Torkom Manoogian

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Patriarch Torkom Manoogian (Armenian: Թորգոմ Մանուկեան, Hebrew: טורקום מנוגיאן‎‎; 16 February 1919 – 12 October 2012) was the Armenian Patriarch of Jerusalem serving the Armenian Patriarchate of Jerusalem. He was the 96th in a succession of Armenian Patriarchs of Jerusalem, succeeding Patriarch Yeghishe Derderian(1960–1990).

Early life[edit]

Manoogian was born on February 16, 1919, in a refugee camp near the desert town of Baquba, north of Baghdad, Iraq. After completing elementary education at the Holy Translators Armenian School in Baghdad, he entered the theological seminary of the Armenian Patriarchate of Jerusalem. At the time he entered, he was the youngest student of his class.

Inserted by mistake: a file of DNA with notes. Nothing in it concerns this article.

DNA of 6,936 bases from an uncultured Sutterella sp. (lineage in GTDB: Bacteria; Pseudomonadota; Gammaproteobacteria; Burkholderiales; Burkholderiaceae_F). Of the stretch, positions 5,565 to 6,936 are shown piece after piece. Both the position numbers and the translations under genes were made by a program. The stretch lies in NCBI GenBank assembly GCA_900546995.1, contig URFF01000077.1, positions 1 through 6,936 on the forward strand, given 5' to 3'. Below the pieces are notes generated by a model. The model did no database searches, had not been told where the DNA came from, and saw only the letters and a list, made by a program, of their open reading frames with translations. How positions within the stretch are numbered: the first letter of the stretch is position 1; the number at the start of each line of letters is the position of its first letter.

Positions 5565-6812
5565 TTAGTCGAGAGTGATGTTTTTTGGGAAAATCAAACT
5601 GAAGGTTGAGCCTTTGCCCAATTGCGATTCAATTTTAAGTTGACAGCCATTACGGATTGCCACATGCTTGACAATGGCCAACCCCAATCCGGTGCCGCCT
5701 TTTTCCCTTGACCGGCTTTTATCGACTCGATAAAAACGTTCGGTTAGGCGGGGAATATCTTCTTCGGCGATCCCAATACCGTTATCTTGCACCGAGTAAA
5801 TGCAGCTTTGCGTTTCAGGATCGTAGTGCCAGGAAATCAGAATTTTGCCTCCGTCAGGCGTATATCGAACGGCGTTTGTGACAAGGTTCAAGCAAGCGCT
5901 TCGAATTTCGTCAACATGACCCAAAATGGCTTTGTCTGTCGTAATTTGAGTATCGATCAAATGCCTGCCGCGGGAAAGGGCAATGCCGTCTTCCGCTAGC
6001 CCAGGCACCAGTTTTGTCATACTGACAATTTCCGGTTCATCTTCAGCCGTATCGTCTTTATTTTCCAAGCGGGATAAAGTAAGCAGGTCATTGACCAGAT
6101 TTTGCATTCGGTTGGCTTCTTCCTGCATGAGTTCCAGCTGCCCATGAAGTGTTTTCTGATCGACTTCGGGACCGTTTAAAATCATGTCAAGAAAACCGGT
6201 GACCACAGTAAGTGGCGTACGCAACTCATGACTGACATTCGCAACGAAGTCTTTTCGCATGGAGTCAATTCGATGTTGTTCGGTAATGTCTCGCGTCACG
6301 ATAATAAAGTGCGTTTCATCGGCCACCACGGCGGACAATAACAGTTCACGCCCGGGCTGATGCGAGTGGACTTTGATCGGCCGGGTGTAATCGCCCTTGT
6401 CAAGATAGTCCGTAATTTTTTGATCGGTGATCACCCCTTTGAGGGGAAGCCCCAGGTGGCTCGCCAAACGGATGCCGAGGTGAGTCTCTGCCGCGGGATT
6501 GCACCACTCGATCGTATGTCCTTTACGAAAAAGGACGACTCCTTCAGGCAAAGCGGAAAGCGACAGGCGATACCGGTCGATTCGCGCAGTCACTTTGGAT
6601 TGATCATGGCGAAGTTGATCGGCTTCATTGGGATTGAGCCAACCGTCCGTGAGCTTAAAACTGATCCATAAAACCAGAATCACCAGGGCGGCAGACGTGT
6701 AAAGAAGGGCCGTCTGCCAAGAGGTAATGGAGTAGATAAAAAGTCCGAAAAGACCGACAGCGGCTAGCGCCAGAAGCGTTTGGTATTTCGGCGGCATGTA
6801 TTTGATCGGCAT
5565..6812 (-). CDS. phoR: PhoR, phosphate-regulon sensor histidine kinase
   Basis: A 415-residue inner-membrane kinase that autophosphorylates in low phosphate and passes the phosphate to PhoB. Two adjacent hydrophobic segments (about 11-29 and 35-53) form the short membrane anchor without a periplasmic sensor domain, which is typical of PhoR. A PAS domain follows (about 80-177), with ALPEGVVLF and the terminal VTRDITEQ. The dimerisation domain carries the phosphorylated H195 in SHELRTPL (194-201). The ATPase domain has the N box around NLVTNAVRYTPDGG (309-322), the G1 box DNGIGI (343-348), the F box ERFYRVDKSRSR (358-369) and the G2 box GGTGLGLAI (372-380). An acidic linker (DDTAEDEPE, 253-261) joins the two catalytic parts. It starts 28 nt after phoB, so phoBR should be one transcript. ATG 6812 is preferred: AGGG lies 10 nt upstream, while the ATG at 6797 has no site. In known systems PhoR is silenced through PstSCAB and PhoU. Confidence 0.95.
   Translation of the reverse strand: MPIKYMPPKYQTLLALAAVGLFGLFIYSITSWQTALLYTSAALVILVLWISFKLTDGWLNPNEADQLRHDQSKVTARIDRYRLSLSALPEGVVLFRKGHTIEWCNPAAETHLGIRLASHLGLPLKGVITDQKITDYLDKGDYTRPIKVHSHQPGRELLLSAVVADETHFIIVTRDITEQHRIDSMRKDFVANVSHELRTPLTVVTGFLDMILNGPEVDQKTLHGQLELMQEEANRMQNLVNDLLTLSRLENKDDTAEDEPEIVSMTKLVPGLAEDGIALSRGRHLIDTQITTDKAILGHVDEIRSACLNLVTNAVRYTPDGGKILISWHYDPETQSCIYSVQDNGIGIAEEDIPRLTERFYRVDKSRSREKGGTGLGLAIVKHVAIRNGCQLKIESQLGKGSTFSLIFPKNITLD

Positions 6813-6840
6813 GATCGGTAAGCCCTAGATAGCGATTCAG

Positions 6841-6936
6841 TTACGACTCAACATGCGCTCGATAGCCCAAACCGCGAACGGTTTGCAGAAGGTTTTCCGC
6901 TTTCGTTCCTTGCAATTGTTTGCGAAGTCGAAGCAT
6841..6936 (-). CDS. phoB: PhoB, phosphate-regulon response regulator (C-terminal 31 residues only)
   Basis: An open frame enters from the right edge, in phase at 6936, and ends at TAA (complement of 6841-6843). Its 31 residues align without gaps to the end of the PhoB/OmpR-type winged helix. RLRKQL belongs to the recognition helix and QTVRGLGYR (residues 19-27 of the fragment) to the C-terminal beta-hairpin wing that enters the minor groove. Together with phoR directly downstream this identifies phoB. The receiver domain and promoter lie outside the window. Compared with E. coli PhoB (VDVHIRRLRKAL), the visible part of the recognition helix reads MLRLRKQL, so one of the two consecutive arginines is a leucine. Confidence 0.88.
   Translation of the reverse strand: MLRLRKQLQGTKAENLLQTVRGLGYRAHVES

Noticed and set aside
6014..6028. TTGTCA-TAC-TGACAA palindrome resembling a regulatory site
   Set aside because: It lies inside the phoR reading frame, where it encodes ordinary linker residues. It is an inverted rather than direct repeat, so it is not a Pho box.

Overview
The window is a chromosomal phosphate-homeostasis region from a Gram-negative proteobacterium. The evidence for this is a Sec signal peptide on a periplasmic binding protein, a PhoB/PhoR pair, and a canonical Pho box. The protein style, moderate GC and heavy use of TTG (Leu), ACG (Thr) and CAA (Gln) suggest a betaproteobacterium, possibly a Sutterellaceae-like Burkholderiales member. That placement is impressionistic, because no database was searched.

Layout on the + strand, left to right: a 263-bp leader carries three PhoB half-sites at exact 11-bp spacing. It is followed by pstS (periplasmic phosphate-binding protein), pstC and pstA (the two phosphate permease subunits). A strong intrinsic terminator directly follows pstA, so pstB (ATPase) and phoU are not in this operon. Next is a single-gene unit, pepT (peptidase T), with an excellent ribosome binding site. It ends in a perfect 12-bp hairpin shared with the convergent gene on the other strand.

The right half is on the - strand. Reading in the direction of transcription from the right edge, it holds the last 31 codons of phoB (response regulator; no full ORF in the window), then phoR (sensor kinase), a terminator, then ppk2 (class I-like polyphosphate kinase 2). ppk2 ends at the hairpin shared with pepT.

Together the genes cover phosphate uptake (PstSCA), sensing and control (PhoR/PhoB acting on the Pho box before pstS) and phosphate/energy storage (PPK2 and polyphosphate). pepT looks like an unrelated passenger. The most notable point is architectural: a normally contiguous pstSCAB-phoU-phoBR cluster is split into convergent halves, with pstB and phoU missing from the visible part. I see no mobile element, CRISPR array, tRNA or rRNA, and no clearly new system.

On August 2, 1936, he was ordained into the diaconate by his spiritual father and teacher, the late Patriarch, Archbishop Torkom Koushagian. At his ordination as a priest on July 23, 1939, he was given the name Torkom.

Priesthood[edit]

From 1939 to 1946 he served in various capacities in the Armenian Patriarchate of Jerusalem, on the Board of the Patriarchate's periodical and official organ, Sion, and also as sub-dean at the seminary. In July 1946 he traveled to the United States and took up the pastorate of the Holy Trinity Armenian Church in North Philadelphia, Pennsylvania. This pastorate was interrupted in 1951 when he was named as Vicar General of the Eastern Diocese of Armenian Church of America, in New York, by the Primate of the Diocese.